Eva Levenberg, a lawyer from the OVD-Info human rights monitoring initiative, called the move “yet another step towards the effective blurring of the distinction between the concepts of ‘extremism’ and ‘terrorism’, with this confirmed by the bill’s explanatory note. Application of Article 205.2 of Russia’s criminal code [‘Public calls to carry out terrorist actions; public justification of terrorism, or propaganda of terrorism’].  She went on to explain that the charge is often applied over utterances, even if these carry an opposite meaning, if some word typical for application of these articles is used.

One of the authors of this bill is Vasily Piskarev, the head of the Duma committee on security.  He claims that the amendments are needed because of the supposed propaganda of mass killings in educational establishments and kindergartens.  Even if there is evidence that such actions are being justified or presented on the Internet as ‘fashionable’, that hardly warrants the dangerous extension to already repressive legislation. 

There are already examples of abuse of the analogous article applying to so-called ‘terrorism’.  In July 2020, a Russian court found Russian journalist Svetlana Prokopyeva guilty of ‘‘“public incitement to terrorist activity, public justification or propaganda of terrorism.”.  This was based solely on comments she made after 17-year-old Mikhail Zhlobytsky blew himself up at the entrance to the Akhangelsk FSB offices on 31 October 2018.  He had left a statement on a anarchist Telegram page saying that this was an act of protest because the FSB “fabricate criminal prosecutions and torture people”. Prokopyeva had published an article in which she was critical of the brutal system under Russian president Vladimir Putin and tried to understand the tragedy, while in no way condoning the young lad’s actions.

Even more cynical have been threats of criminal proceedings or actual charges of ‘justification of terrorism’ against civic activists for peaceful protest over the political persecution of Crimean Tatar or other Ukrainian political prisoners.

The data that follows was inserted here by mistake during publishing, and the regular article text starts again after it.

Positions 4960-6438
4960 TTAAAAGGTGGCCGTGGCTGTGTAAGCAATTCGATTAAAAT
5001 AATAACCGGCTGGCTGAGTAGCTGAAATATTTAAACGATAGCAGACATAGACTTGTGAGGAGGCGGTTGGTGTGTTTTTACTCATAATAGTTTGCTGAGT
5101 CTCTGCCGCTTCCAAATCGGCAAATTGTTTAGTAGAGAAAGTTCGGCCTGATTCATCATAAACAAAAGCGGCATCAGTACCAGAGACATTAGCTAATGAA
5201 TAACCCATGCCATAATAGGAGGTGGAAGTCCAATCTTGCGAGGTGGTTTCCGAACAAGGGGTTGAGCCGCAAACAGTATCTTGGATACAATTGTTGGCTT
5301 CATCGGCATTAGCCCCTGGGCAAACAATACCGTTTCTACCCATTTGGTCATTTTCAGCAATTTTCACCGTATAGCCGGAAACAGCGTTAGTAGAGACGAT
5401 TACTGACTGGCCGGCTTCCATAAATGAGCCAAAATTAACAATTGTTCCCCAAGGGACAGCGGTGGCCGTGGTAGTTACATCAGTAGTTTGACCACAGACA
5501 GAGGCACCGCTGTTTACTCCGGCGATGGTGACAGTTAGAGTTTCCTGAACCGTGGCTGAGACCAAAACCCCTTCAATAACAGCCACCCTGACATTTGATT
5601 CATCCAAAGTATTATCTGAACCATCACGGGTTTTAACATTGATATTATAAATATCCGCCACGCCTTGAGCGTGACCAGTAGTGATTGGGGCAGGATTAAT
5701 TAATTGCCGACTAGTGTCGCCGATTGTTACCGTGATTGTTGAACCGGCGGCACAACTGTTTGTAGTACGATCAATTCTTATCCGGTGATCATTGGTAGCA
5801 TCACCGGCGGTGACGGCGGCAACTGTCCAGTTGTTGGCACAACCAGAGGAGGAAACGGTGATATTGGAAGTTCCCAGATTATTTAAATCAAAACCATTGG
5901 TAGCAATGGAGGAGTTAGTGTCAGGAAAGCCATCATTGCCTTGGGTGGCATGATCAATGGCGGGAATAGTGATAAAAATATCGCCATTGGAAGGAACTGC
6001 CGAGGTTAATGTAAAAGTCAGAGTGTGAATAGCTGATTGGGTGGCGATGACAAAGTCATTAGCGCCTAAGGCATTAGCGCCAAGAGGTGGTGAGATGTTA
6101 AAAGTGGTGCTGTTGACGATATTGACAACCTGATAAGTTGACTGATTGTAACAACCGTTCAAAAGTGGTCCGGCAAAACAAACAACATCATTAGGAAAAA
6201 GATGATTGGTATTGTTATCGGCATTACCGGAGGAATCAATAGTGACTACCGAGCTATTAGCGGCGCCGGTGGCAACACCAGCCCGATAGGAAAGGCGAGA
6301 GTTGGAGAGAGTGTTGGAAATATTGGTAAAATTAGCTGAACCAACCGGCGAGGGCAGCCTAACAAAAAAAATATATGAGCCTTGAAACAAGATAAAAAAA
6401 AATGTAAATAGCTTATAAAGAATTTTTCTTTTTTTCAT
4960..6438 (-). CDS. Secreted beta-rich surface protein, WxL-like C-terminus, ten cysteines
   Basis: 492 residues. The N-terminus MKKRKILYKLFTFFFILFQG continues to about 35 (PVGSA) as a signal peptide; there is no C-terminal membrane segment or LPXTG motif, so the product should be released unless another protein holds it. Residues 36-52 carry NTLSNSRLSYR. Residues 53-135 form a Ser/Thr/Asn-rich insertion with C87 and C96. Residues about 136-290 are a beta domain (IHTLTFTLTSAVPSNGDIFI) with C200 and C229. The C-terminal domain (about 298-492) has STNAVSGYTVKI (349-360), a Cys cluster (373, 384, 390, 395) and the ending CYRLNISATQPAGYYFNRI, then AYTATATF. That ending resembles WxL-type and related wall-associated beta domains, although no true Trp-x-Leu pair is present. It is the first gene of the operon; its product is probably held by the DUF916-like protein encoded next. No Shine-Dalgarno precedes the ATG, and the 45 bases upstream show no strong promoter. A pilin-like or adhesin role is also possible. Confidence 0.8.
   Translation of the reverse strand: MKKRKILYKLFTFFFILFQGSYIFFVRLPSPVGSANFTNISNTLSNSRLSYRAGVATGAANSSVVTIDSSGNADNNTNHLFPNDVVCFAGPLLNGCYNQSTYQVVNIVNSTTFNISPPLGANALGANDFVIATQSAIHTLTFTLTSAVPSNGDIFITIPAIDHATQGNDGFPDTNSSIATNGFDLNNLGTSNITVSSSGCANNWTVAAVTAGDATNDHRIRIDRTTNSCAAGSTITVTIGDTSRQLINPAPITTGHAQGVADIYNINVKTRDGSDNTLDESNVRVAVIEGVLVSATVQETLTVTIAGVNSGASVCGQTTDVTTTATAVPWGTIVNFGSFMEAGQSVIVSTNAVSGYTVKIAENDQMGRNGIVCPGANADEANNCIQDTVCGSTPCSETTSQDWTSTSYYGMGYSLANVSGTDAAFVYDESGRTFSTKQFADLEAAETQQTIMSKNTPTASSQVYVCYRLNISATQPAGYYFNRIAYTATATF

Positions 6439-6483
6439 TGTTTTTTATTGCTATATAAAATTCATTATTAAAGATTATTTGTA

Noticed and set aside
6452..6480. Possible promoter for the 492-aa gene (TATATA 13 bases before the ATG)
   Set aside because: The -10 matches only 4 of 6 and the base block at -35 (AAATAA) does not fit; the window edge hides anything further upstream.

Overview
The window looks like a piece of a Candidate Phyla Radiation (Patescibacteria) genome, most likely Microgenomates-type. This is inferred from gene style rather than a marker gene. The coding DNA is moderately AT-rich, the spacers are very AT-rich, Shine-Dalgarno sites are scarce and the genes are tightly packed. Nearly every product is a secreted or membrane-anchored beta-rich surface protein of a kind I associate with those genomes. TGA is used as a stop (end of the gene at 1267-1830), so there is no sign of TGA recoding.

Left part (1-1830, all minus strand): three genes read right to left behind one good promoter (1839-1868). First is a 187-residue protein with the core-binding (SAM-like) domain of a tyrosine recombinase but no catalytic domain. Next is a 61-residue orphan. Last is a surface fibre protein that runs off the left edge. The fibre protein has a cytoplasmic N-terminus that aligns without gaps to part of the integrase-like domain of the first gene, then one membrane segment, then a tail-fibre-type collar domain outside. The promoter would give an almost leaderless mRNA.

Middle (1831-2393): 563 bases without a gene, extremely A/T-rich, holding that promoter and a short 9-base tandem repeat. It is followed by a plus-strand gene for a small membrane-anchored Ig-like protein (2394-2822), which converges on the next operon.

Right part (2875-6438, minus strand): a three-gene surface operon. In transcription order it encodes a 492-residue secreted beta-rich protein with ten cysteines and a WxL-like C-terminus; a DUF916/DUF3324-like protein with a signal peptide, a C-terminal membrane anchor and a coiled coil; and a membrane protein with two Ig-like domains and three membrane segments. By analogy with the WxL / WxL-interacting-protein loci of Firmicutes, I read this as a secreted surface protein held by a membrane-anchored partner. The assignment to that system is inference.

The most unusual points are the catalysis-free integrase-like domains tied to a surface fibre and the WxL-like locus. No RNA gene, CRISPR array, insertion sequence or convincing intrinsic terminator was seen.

The argument is that, by defending a person who has been convicted on ‘terrorist charges’, the person is, himself or herself, justifying ‘terrorism’.  That would always depend on what they actually said, but the argument is even more fundamentally flawed since prosecution on ‘terrorist charges’ is not, in Russia or occupied Crimea synonymous with actual terrorism. Russia has, for example, imprisoned over 100 Crimean Tatars, most of them civic journalists or activists on unproven charges of involvement in the peaceful Hizb ut-Tahrir.  That organization is legal in Ukraine and most countries, and Russia’s supreme court has never explained why, in very secretive mode, it declared it ‘terrorist’ back in February 2003.

Anyone can, in occupied Crimea or Russia, be accused of ‘justifying terrorism’ by speaking out in defence of such political prisoners.  If the bill on extending the ‘extremism’ legislation is adopted, the same will also be true here.  Definition of ‘extremism’ has been loose from the outset and was stretched beyond any possible limits in Russia’s recent farcical imitation of a ‘trial’ to massively lengthen Russian opposition leader Alexei Navalny’s imprisonment. It can, and almost certainly will, be used to justify application of ‘extremism legislation’ against those who rightly suggest that Russia’s occupation of Ukrainian territory is wrong and should end. This can be treated as ‘calls to change Russia’s constitutional order’, with the person then prosecuted for ‘extremism’.

The law could also be used to silence protest over the rising number of Ukrainians prosecuted and sentenced to 6 or 7 years’ imprisonment for practising their faith as Jehovah’s Witnesses.